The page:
In the results of an international RCT that included 141 patients, Noriega et al. (44) demonstrated the non-inferiority of a titanium implantable vertebral augmentation device (TIVAD) compared with BKP for painful OVFs. Compared with BKP, TIVAD achieved better fracture reduction of midline vertebral height, better pain control at 1 and 6 months, and lower incidence of adjacent fractures (all significant). Given the technical advancement in this vertebral augmentation technique, the availability of a new classification-system (12), and classification-based scoring methods for OVFs (20), surgical decision making may be refined and candidates for standalone vertebral augmentation recognized more easily.
Among several limitations, first is the selection bias of this retrospective, single-center study with specified inclusion criteria. Nonetheless, using matching with propensity scores, two comparable groups could be formed in terms of age, sex, osteoporosis severity, and fracture characteristics, although kyphotic deformity at baseline, as measured by sagittal Cobb angle, was significantly greater in the PS group. Second, the indication to perform percutaneous instrumentation did not follow a therapeutic algorithm or classification-based scoring method and was potentially influenced by higher degrees of kyphotic deformity at baseline in the PS group. Rather, based on individual preference, it also resulted in a form of surgical bias and heterogeneity for both groups. Our results may also be interpreted that for more severe cases of kyphotic deformity, percutaneous instrumentation was feasible and achieved better preservation of deformity correction at 3-month follow-up. Third, classifying posterior wall injury on CT was simplified to mere cortical disruption and morphological changes like height loss >1/5. Whether or not severity and extent of posterior wall injury (e.g., degree, extent of comminution, displacement or angulation) influence the risk for posterior cement leakage cannot be answered and could be further investigated. Fourth, the low sample size with one patient accounting for 2% of overall results and 4% of group results; while not statistically significant, mild complications were more than double the rate in the PS group compared to the BKP group. Considering the primary endpoint, our study has a power (1−β) of 0.386 with an α error probability of 0.136. To achieve an α error probability of 0.05 with the same power, it would have been necessary to include a total of 82 patients (41 patients in each group), which was not possible given the inclusion criteria applied. Fifth, the rather short follow-up, unable to determine long-term outcomes of the study population. Given these limitations, our findings must be interpreted with appropriate caution.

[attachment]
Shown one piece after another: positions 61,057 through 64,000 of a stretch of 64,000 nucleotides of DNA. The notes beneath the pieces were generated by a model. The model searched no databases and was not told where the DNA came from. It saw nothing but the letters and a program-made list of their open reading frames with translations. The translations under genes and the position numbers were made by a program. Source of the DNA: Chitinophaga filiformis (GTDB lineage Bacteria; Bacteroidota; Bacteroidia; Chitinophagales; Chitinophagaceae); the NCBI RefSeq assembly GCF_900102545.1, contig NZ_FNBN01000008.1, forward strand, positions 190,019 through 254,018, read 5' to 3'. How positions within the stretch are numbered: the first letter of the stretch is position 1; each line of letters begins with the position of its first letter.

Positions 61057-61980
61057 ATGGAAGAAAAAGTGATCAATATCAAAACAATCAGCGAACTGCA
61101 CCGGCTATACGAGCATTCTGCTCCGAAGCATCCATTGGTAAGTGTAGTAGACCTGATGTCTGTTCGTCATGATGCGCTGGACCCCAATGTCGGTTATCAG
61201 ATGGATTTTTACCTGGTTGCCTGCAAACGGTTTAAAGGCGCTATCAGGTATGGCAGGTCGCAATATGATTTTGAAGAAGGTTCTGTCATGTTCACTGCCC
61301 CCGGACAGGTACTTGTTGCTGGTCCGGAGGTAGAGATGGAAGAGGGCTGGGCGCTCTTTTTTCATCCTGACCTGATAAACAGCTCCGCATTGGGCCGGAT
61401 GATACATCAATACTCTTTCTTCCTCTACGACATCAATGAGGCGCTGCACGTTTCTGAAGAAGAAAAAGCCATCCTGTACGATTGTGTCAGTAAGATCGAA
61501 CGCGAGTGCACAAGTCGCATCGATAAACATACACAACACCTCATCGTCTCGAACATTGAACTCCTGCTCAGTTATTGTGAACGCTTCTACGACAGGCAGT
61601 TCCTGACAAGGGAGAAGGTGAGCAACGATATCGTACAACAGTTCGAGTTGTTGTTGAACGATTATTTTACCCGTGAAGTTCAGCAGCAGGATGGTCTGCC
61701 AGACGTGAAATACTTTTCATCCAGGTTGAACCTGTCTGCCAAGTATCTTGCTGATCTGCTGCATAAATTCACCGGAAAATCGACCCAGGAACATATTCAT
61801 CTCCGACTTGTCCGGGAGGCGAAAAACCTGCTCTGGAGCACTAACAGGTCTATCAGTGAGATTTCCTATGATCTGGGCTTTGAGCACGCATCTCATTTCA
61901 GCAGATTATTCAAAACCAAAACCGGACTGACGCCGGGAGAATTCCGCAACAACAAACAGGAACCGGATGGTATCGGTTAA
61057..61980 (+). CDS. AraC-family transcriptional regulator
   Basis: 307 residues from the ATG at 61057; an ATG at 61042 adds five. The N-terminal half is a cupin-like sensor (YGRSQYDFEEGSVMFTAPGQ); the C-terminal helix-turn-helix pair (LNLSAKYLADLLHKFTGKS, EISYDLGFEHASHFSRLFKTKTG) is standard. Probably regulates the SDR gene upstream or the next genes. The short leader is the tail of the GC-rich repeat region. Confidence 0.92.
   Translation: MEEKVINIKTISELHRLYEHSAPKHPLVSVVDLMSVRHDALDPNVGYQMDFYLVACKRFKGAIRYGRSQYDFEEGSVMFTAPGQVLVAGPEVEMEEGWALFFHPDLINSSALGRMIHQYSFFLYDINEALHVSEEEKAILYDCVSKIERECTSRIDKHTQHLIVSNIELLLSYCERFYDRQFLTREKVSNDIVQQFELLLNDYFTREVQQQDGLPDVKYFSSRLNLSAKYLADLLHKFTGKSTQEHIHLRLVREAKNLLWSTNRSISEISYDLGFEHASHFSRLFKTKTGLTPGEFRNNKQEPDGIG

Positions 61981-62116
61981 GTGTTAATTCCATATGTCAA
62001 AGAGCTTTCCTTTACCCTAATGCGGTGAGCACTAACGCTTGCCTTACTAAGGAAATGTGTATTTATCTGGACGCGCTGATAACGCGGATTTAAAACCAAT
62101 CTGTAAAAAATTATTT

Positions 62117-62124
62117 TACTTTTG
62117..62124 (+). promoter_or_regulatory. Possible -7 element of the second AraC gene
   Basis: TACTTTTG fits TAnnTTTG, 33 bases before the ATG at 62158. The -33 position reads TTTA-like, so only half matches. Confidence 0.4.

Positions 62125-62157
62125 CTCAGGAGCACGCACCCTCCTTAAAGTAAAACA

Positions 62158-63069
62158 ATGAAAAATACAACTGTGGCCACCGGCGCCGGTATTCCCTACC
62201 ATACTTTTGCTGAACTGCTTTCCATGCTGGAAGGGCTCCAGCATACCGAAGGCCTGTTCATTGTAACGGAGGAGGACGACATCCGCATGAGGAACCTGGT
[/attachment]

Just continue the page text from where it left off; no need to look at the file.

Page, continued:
BKP with and without percutaneous posterior instrumentation with PS are both effective techniques in the surgical treatment of OVFs with posterior wall injury. Both techniques had similar 30-day morbidity and achieved significant improvements in early postoperative radiographic parameters versus their baseline values. When compared with percutaneously instrumented OVFs, standalone BKP was a less invasive surgical procedure associated with significantly shorter surgical times, shorter LOS, and less opioid requirement at discharge, that achieved equally good clinical outcomes at 3-month follow-up.
The authors would like to thank Mary Kemper for medical editing.
Funding: This work was supported by an institutional research grant from Medtronic to MM and EN.
Reporting Checklist: The authors have completed the STROBE reporting checklist. Available at http://dx.doi.org/10.21037/jss-20-625
Data Sharing Statement: Available at http://dx.doi.org/10.21037/jss-20-625
Conflicts of Interest: All authors have completed the ICMJE uniform disclosure form (available at http://dx.doi.org/10.21037/jss-20-625). MM and EN report an institutional research grant from Medtronic during the conduct of the study. The other author has nothing to disclose.
Ethical Statement: The authors are accountable for all aspects of the work in ensuring that questions related to the accuracy or integrity of any part of the work are appropriately investigated and resolved. The study was conducted in accordance with the Declaration of Helsinki (as revised in 2013). The study was approved by the Ethical Committee of Northwestern and Central Switzerland (ID number EKNZ BASEC 2018-00185), and individual consent for this retrospective analysis was waived.
Open Access Statement: This is an Open Access article distributed in accordance with the Creative Commons Attribution-NonCommercial-NoDerivs 4.0 International License (CC BY-NC-ND 4.0), which permits the non-commercial replication and distribution of the article with the strict proviso that no changes or edits are made and the original work is properly cited (including links to both the formal publication through the relevant DOI and the license). See: https://creativecommons.org/licenses/by-nc-nd/4.0/.